One of the things alive and well in America is racism. We saw that recently in the case of the Trayvon Martin and George Zimmerman trial (July 2013). And, interestingly, one can see racism differently looking at the same case.
Many protestors came out to supposedly give support for Martin and to his family, because they felt they were disrespected by the “not guilty” verdict granted Zimmerman and that Zimmerman profiled Martin – because of race rather than Martin’s actions and apparel, which Zimmerman claims to have associated with gangs of previous crimes in the area – with the intent to do him harm.
In the article here, it is claimed by Imani Henry, “We want to show love and respect to them,” but look at what some of these supporters and protestors did:
- threw rocks at police
- acted with disorderly conduct
- said “the whole system is racist”
- vandalized numerous buildings and cars
- set random fires
I understand being upset and wanting to voice it, but I don't understand how these things show love and respect. How is the whole system racist? Can we honestly believe that the judge, jury, and defense are all racist? Hardly.
If we go back to the call Trayvon Martin had with Rachel Jeantel at the time if the incident, it has apparently been recorded that Trayvon Martin called George Zimmerman a “creepy a– cracka.” Is that racist? It seems that ““cracka” is a common term used to describe whites.” Could it be that when Martin noticed Zimmerman he became racist against Zimmerman, and thus wanted to do him harm? I am not suggesting he did or didn’t, but merely showing that “possible signs” of racism can be concluded from anyone on either side of the issue.
Kevin A. Thompson’s article “What if Trayvon Martin was My Son?” shows how we can easily see things short-sighted, one-sided, our-sided. He makes a great observation:
“It’s a funny thing about truth: we are so biased by our experiences it is nearly impossible for us to know the whole truth. Yet we are unaware of these biases so we are deceived into thinking we know it all. So when someone disagrees with us we claim they are either ignorant or evil. But often they are neither. Often when people disagree with us, they simply see a different part of the story which we don’t fully see.”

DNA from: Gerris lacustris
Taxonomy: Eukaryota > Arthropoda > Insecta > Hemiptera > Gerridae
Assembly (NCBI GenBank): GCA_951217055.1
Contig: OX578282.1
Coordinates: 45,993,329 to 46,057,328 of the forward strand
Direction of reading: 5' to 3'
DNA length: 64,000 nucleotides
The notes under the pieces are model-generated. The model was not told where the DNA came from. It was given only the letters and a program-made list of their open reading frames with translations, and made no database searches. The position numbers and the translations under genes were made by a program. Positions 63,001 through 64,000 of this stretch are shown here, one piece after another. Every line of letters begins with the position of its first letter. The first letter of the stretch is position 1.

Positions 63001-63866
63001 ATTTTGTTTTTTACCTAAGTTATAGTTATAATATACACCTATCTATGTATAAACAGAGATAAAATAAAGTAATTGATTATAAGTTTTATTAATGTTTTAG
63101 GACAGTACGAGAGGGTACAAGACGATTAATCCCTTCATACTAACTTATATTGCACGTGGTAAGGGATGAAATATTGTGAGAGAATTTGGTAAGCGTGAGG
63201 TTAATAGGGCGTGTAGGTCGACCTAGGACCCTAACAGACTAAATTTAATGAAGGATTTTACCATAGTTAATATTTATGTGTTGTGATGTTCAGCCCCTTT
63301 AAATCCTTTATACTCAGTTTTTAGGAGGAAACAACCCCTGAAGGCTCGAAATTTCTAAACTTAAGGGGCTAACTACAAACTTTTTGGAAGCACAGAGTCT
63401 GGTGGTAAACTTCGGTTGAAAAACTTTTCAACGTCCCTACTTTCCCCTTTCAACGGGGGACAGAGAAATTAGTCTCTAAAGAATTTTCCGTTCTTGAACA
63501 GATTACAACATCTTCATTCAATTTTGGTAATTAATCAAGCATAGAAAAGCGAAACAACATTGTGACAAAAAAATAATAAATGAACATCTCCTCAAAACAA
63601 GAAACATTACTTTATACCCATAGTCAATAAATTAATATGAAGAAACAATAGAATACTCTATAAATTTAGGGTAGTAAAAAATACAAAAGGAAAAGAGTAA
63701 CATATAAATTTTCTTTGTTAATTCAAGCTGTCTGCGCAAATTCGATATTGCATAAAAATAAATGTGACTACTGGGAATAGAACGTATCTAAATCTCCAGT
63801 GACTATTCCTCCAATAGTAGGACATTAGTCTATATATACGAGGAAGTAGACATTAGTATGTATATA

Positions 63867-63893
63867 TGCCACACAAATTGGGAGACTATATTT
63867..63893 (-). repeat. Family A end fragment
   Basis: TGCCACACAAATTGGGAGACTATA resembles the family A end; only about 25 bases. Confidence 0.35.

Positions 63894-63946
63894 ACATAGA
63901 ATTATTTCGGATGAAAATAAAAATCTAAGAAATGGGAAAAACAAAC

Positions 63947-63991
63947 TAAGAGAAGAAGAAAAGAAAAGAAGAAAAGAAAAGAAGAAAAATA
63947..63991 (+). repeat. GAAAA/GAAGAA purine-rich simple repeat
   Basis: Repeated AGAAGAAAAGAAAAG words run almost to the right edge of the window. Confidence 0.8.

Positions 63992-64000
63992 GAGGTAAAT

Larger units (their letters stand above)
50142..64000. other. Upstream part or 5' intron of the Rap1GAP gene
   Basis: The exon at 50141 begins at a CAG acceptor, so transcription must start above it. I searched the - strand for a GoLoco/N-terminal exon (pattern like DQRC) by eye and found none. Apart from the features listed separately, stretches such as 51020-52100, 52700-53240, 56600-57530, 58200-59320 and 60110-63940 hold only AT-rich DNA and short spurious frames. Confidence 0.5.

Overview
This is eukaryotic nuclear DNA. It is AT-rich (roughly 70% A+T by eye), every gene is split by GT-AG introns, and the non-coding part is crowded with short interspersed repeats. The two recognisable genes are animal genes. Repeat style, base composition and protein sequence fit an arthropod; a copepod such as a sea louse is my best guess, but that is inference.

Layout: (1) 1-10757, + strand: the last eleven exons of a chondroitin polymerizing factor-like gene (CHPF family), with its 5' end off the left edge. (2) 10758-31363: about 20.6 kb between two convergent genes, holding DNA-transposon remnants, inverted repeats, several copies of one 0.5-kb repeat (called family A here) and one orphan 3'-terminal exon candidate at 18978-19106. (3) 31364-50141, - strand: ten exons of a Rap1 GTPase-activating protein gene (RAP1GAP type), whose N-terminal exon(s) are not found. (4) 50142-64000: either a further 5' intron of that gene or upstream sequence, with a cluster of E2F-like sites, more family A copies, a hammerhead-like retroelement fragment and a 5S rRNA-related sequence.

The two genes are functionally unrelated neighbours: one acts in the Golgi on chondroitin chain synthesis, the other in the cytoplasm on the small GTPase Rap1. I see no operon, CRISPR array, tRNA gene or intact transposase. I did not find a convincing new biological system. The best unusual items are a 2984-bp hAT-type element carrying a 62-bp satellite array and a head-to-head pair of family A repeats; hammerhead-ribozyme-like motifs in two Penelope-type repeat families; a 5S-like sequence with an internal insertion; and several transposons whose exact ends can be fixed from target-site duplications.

Jesse Lee Peterson’s article “Black Racism Killed Trayvon” shows racism is not contained to one race, but rather every ethnic group battles the inward churning of racism. Also, that there are those who live and are empowered merely because they keep racism alive and well for their gain. He makes the valid point:
“If Jackson, Sharpton and the NAACP hadn’t jumped on the Trayvon Martin case and made it into a racial matter, nobody would have heard of it. His death would have gone unnoticed, just like the more than 500 black youths that were murdered in Chicago in black-on-black violence last year. The attention on the Zimmerman trial is not about justice for Trayvon; it’s about intimidation and dividing the American people along race.”
Racism will govern us as long as we allow it to. In the words of Jesse Lee Peterson: “Whites have to overcome the fear of being called “racist.” Blacks have to be on the side of good and stand for what is right, regardless of race.”